July 12, 2011
Skilled, well-intentioned yoga teacher enters classroom full of wily, stressed out teens. She proceeds to put in CD of new age music and asks students to take their seats. It’s the first day of yoga. Let’s start with an “Om,” she says. She inhales deeply, closes her eyes and “Ooooohhhmmmmm.” Then, a classroom full of teens burst into laughter sending the teacher into a flustered state of confusion.
The most challenging part of guiding teens toward yoga may be the introduction. Once they experience the benefits, yoga practice can be a welcomed asset to stressed-out teens. Teens need to know from the beginning how yoga fits into their lives and what the practice can do for them.
1. Teens First
Developmental educators know that teens really are the center of the Universe! The whole world really is their stage and everyone is watching. Some teens embrace this aspect of adolescence while others shy away from it. For yoga teachers, or teachers of any subject for that matter, one approach to engaging teens from the get, is to utilize their natural egocentricity. Start the journey with a question. Let each student introduce themselves and share why they are in class. Or ask them to share one activity they truly enjoy in their lives.
2. Make It Relevant
Use every bit of information you discover from the introductions as catalysts for the yoga journey. If your students are interested in volleyball, create metaphors that speak to that. Basketball players in the class? Find examples of players and teams that practice yoga as part of their regimen. In the beginning, teens might not be ready to take in the Sutras of Patanjali. If you can get them on board with a current public figures help, though, you just may be on the way to a deeper exploration.
3. Why Does This Matter?
Why in the world would a teen want to suffer through the hard work of a Warrior Pose? They want to know that their investment will yield strength for their games and focus for their grades. Find out why Warrior Pose matters to each student and constantly remind them.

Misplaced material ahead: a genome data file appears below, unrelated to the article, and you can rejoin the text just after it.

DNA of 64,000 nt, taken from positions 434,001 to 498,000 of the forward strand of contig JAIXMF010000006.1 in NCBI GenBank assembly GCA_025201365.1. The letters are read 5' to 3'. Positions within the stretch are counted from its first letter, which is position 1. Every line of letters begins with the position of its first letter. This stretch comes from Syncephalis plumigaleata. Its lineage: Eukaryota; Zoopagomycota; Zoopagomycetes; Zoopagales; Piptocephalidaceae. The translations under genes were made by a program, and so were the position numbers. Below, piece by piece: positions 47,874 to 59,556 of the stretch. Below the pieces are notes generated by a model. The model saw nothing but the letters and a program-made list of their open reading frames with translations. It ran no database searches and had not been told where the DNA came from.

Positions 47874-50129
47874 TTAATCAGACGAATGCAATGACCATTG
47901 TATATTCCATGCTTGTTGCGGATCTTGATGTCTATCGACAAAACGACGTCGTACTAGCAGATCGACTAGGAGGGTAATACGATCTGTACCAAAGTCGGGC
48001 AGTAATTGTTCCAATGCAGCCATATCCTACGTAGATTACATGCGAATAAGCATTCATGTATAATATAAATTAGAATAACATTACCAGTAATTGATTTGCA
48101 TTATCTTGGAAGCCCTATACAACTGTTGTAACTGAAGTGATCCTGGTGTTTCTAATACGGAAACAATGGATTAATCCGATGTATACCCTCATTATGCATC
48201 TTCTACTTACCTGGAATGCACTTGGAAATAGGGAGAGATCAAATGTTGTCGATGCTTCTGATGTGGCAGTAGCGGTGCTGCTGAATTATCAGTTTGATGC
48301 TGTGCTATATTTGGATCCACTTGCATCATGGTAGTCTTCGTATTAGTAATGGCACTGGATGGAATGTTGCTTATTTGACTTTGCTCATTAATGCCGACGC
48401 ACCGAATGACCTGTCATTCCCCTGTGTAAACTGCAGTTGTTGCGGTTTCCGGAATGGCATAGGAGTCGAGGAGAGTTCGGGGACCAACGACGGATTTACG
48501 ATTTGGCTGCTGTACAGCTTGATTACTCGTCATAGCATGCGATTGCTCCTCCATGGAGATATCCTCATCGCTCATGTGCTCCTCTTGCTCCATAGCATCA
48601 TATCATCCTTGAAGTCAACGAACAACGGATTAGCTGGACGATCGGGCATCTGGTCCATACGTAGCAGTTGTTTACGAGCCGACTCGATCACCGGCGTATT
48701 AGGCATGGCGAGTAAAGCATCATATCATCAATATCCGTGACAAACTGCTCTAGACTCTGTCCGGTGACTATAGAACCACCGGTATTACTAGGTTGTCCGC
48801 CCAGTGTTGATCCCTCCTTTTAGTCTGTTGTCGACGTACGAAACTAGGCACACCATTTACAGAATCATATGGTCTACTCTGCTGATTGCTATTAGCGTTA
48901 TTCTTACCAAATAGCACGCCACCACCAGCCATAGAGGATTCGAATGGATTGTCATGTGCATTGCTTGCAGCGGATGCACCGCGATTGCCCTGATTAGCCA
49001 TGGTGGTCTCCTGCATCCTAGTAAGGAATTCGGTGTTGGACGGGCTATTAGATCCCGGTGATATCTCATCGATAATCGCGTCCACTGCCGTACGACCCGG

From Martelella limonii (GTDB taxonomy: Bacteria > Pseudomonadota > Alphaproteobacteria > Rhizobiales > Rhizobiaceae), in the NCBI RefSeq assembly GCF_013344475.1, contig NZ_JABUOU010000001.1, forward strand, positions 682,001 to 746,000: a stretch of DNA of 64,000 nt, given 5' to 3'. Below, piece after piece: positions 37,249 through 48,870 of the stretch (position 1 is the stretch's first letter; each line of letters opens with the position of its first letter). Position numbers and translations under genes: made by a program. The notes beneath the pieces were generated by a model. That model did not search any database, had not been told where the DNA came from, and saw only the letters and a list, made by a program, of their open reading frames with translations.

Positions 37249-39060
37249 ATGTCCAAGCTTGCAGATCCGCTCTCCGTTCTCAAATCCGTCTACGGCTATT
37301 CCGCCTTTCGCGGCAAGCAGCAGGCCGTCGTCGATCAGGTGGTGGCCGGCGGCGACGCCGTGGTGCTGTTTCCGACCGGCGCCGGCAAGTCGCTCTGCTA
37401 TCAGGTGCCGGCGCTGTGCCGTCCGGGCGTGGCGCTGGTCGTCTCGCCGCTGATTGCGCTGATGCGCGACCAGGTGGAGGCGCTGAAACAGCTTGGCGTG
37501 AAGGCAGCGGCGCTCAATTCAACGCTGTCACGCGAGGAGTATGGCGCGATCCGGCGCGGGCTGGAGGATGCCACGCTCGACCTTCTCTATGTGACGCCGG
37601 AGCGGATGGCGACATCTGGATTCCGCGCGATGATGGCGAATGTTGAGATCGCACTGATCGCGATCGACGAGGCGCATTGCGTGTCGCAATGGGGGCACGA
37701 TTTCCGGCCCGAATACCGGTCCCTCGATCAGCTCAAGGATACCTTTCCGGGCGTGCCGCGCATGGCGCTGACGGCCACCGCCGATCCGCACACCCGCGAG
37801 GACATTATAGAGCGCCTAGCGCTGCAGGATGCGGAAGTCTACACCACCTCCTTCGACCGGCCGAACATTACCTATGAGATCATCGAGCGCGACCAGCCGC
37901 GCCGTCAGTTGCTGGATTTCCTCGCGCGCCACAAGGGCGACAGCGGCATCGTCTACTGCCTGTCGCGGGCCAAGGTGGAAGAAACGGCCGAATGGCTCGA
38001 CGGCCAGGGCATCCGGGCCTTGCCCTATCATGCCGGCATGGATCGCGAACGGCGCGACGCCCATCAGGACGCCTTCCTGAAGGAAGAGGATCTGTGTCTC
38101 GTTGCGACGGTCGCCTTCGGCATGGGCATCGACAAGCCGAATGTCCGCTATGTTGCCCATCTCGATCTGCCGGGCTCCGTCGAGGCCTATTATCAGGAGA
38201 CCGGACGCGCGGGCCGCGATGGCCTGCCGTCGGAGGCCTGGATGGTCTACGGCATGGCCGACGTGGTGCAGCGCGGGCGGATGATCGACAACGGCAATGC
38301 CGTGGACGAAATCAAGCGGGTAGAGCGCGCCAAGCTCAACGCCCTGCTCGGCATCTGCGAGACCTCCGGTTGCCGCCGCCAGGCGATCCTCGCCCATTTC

4. Pick Up the Pace
Teens don’t want to hang out in Triangle Pose for 5 minutes hearing about every single musculoskeletal nuance. Get in there, cover the basic safety mechanisms and move on. Build in the details over time. Keep the focus on safety and fluid breathing so they feel the benefits. Then, you can spend an hour on Mountain Pose in an awesome group project. (Coming Soon!)
5. Let Them Teach
New teen yoga students will likely not be ready to teach poses, but they possess a great deal of wisdom in regards to the lifestyle of yoga. Asking guiding questions like “How do you cope with a situation in which you feel insecure?” could yield wisdom as rich as Patanjali’s. It’s all in how you ask. Respect and trust their experience and they will reward you by sharing the depths of their understanding.
June 28, 2011
Across the nation, yoga teachers are harnessing kids quiet associations with the library as a catalyst for yoga programs. I subscribe to several news alerts that feed my inbox daily good news about all things youth yoga. It’s becoming normal to see several new library yoga classes cropping up every week. Librarians from cities large and small have contacted me about using our teen yoga DVD to offer yoga amongst the stacks.
I’ve had the opportunity to teach yoga at dozens of schools across Los Angeles and beyond. I’ve taught in many different areas of very diverse campuses including computer rooms, dance studios, gyms and fields. By far the most appropriate setting I’ve found is the library.
It’s not such a stretch. Libraries are the center of learning. Kids tend to respect the space as a place for new discovery. Most importantly, kids are accustomed to being quiet and contemplative in the library. Perfect for yoga. In contrast, yoga classes under the hoops, while absolutely possible, can elicit the competitive spirit usually present in the paint.
If your school is fortunate enough to still have a library (writing that makes me want to cry) give it a try! Or find a local public branch willing to move a few desks for a little yoga to happen. Librarians are some of the most helpful people on Earth. Get one excited about your program and success is a sure thing.
Know any library yoga programs in your area? Leave details in the comment section and we’ll promote them in our social networks.
More kids doing yoga = a planet that feels more peaceful. Like a library.
April 28, 2011
Lately, the “religion question” seems to be arising via blogs and social networks in a monthly wave. During the last fifteen or so years I’ve been involved in school yoga, the religion question bobbed up to the surface only occasionally and typically came from a new teacher wondering what to say if the question ever arose.
Now that images of yoga are swimming throughout mainstream commercial media and yoga in schools is practically normal in some regions of the country, the religion question has surfaced in a whole new way and I don’t think it’s going to recede until its been thoroughly vetted.
It is a serious question: Is yoga a religion?
To answer this question, it is essential to define what we mean by “yoga.” There are dozens of yogic disciplines floating around the planet, commonly referred to as simply “yoga,” that entail all sorts of practices that have nothing to do with the type of yoga being taught in schools here in America.